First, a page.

...

Australia’s Foreign Investment Review Board Application Fees to Double

Australia’s Foreign Investment Review Board Application Fees to Double

As of 29 July 2022 and under newly imposed regulations, fees payable to Australia’s Foreign Investment Review Board (FIRB) for applications for foreign investment transactions will double.

fees payable to Australia’s Foreign Investment Review Board (FIRB) for applications for foreign investment transactions will double.

Background

During the 2022 federal election campaign the Labor Party committed to addressing housing affordability in Australia with its “Help to Buy” initiative, which proposes to cut the cost of buying a home by up to 40%.

To fund this programme, Labor planned to double foreign investment screening fees and financial penalties, resulting in an estimated additional AUD455 million in FIRB fees becoming payable by foreign investors over the next four years. As the increase resulted from an election promise, no public consultation was undertaken on the matter, according to the Explanatory Statement for the regulations.

The Result 

On 21 July 2022, the Foreign Acquisitions and Takeovers Fees Imposition Amendment (Fee Doubling) Regulations 2022 (Cth) was introduced by the federal government, which effected the doubling of foreign investment application fees. It is also expected that penalties for non-compliance with foreign investment regulations will be doubled.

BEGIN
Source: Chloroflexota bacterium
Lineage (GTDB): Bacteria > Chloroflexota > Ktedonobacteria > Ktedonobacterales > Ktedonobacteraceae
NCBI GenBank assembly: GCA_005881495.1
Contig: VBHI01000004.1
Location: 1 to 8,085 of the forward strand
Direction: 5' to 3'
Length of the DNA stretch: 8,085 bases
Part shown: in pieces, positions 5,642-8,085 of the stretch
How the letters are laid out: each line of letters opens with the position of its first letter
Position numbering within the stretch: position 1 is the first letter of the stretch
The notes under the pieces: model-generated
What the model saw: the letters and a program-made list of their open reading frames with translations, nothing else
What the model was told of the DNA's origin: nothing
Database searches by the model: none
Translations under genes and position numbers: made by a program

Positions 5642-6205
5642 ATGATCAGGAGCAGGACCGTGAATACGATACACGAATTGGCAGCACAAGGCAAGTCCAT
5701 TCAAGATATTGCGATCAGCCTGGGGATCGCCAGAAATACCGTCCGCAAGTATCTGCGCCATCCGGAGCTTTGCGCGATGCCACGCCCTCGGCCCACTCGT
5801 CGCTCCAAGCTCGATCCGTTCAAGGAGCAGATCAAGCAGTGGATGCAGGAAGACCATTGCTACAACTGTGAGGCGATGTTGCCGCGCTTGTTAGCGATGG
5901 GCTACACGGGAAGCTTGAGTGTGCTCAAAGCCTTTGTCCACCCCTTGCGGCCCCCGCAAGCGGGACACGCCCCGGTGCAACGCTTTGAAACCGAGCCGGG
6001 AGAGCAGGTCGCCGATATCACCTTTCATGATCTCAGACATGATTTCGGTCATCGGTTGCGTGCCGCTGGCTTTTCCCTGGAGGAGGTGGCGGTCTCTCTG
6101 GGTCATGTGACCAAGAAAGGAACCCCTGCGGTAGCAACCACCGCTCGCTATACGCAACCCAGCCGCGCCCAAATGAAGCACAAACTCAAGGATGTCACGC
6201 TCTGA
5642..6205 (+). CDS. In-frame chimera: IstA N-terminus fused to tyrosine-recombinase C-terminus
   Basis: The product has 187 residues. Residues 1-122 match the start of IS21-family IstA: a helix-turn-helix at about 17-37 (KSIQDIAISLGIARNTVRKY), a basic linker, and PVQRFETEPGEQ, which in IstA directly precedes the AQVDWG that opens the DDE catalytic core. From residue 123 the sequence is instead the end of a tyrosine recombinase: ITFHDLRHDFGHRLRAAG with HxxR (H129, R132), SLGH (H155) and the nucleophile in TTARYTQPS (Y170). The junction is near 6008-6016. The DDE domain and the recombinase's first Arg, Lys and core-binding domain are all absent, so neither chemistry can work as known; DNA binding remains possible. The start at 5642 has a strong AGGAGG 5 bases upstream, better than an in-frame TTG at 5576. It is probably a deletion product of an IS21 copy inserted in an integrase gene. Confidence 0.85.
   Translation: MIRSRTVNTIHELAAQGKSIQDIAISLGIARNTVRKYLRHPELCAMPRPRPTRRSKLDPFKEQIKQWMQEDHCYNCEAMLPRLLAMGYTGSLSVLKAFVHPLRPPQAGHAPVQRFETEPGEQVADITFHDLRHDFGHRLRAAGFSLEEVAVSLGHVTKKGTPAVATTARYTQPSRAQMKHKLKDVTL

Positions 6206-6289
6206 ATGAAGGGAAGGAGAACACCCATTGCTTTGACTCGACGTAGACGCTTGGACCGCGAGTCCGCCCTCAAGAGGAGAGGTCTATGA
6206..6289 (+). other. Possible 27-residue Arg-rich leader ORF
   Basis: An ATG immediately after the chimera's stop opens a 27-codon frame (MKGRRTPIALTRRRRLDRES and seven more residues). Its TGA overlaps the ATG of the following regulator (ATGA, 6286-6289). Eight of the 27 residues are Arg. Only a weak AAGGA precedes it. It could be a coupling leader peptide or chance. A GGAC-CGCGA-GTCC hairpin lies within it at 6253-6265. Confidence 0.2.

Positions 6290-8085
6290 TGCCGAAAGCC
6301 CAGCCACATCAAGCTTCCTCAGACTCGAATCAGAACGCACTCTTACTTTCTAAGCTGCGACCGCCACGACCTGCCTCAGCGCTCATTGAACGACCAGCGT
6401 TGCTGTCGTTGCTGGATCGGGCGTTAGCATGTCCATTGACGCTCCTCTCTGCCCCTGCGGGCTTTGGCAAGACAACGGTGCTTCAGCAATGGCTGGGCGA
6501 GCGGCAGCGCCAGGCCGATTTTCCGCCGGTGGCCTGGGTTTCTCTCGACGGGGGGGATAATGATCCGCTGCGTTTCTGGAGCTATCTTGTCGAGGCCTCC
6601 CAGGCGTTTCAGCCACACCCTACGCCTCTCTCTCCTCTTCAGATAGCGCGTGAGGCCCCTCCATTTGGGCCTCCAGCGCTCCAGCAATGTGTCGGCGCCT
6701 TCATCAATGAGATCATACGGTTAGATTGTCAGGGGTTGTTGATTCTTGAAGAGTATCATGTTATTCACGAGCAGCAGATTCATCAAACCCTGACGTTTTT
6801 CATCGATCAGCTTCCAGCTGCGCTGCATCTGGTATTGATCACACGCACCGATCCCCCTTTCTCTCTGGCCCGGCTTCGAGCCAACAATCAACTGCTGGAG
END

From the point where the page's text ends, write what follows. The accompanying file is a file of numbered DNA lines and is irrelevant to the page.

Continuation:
Under the FIRB regime, all applications made are subject to a prescribed fee. Beginning 29 July 2022, the lowest possible application fee doubled from AUD2,000 to AUD4,000, with the maximum fee also doubling from AUD522,500 to AUD1.045 million.

This fee increase will apply to all foreign investment requiring confirmation of no objections from FIRB (commonly referred to as “FIRB Approval”). Such investments include certain foreign acquisitions of Australian land, Australian businesses or interests in an Australian business, as well as internal reorganisations where a foreign person acquires an interest, exemption certificate applications, and the establishment of an Australian business by a foreign person.

For foreign investors, the new fee regime is likely to have a significant effect on plans to invest within Australia. Careful consideration must be given to the calculation of anticipated FIRB application fees to be factored into budgeted transaction costs and forecasting. The timeframe for FIRB to consider an application does not start until the relevant application fee has been paid in full.

To learn more about the increase in FIRB fees and to view a table summarizing specific requirements for different types of investors and businesses, click here to read the original alert published by Ally Law member firm Russell Kennedy.

 

Share

Recent Posts

Categories

Twitter